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Brazil’s “Letra de Risco de Seguro” ILS securitization rules pass key hurdle


Brazil’s regulations for “Letra de Risco de Seguro”, or LRS which translates to Letter of Insurance Risk and are effectively insurance-linked securities (ILS) laws, have passed a key hurdle and been approved by its National Monetary Council.

brazil-flagThe Council has approved issues related to the performance, reporting, and requirements for the ILS type structures, as well as for the duties of agents involved in their operation and certain specifics around trustees.

Brazil’s insurance and reinsurance market regulator, the Superintendência de Seguros Privados (Susep), has been working towards enabling direct capital market backed sources of third-party reinsurance and retrocession capital to be accessed by Brazil’s re/insurers.

The goal is to help lower insurance costs for the country’s consumers, by more efficient provision of reinsurance capital from institutional investors.

The regulations to support the ILS-like structure were formalised and published by the government and the awaited rules on insurance-linked securities (ILS) issuance and special purpose reinsurance vehicles came into force from January 4th 2021.

We then explained in a later article that the Brazilian regulator’s ILS ambitions were for the right reason, as it wanted to bring capital market efficiencies to its insurance and reinsurance market.

But the legislative work to make ILS issuance possible in Brazil, both of catastrophe bonds and other securitizations of insurance risk, had to continue and the Brazilian government then published the Letra de Risco de Seguro ILS rules in its gazette, which had to go before its lawmakers for approval.

Additional steps to fully-enact and make the legislation operational were also required, one of which being the approval of certain rules by the National Monetary Council, a hurdle that has now been overcome.

The National Monetary Council is the most important economic regulator in the country, so passing this hurdle is a key step in making Brazil’z ILS ambitions a reality.

Brazil’s Finance Ministry said that the introduction of LRS’ will expand risk capital resources for the nations re/insurers, helping to boost the development of these markets in the country, expanding capacity by spreading risks into the capital markets.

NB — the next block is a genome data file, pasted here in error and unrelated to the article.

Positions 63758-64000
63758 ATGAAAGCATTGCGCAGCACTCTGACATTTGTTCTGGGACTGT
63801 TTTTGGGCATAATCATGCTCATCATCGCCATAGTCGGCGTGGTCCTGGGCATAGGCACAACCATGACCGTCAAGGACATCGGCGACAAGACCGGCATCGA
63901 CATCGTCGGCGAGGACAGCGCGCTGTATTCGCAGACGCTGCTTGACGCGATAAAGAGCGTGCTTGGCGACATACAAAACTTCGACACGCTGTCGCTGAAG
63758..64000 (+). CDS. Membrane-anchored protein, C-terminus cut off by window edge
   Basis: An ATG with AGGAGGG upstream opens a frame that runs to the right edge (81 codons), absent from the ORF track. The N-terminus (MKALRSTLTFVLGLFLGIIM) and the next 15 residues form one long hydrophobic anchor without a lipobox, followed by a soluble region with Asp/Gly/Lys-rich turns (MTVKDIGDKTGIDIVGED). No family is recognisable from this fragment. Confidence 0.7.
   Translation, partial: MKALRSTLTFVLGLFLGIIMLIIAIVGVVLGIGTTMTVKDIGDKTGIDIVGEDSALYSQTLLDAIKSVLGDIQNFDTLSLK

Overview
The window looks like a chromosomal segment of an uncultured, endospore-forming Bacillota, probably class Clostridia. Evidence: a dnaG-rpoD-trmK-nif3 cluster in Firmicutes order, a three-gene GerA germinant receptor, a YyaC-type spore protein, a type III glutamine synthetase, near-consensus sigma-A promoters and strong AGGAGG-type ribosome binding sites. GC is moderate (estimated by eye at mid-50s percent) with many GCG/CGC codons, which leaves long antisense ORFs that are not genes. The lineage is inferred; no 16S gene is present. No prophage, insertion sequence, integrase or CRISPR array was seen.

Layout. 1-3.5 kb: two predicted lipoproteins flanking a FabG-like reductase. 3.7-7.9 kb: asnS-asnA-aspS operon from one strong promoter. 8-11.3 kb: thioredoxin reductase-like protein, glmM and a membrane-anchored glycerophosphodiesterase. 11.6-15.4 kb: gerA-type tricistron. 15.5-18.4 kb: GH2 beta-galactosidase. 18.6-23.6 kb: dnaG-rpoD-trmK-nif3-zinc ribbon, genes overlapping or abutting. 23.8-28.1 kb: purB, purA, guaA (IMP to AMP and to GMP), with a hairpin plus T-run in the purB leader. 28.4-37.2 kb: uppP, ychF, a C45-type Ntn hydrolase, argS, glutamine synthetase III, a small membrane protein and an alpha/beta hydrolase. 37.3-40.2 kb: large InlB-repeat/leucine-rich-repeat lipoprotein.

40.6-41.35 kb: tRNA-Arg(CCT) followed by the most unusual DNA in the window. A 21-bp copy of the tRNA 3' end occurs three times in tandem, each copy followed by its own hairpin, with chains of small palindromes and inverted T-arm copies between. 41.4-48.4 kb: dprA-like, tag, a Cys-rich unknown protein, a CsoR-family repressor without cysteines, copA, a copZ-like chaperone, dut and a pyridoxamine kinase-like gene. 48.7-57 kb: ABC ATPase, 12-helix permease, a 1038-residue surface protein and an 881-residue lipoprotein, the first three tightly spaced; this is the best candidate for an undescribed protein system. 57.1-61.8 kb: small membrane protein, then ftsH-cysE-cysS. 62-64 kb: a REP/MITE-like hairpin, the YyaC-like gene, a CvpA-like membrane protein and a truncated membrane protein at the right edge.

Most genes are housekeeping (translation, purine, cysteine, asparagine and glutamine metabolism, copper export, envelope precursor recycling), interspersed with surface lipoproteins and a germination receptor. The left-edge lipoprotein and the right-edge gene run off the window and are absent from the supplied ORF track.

An LRS will work just like a catastrophe bond, with risks ceded to a special purpose structure, while investors collateralize the risk and earn the risk-linked return. They can be triggered by specified events, allowing for the reinsurance coverage to be facilitated and capital to be channelled efficiently from investors to re/insurers when they have to make a recovery against the LRS arrangement.

The regulations are expected to come into force on March 1st this year, after approval from the National Council for Private Insurance, which is expected to be a formality in the coming days.

It’s encouraging to see Brazil’s mission to open up the capital markets as a source of reinsurance and retrocession for its insurance industry continue.

The Letra de Risco de Seguro, or LRS, is essentially an ILS security it seems, that can be issued through a special purpose vehicle. It can be used as a securitized instrument through which funds can be raised from the capital market to finance the risks of insurance or reinsurance operations.

Brazil is also creating a specific special purpose reinsurance vehicle, for issuing ILS, the Sociedades Seguradoras de Propósito Específico or SSPE.

The Brazilian insurance-linked securities (ILS) legislation is a little different to some other domiciles, having the specific LRS securitized instrument for issuances, but at their core they achieve the same objectives, of enabling insurance, reinsurance and retrocession arrangements to be transacted with capital market investors or funds and that capital being used to fully-support the underlying risks held by a special purpose insurer.

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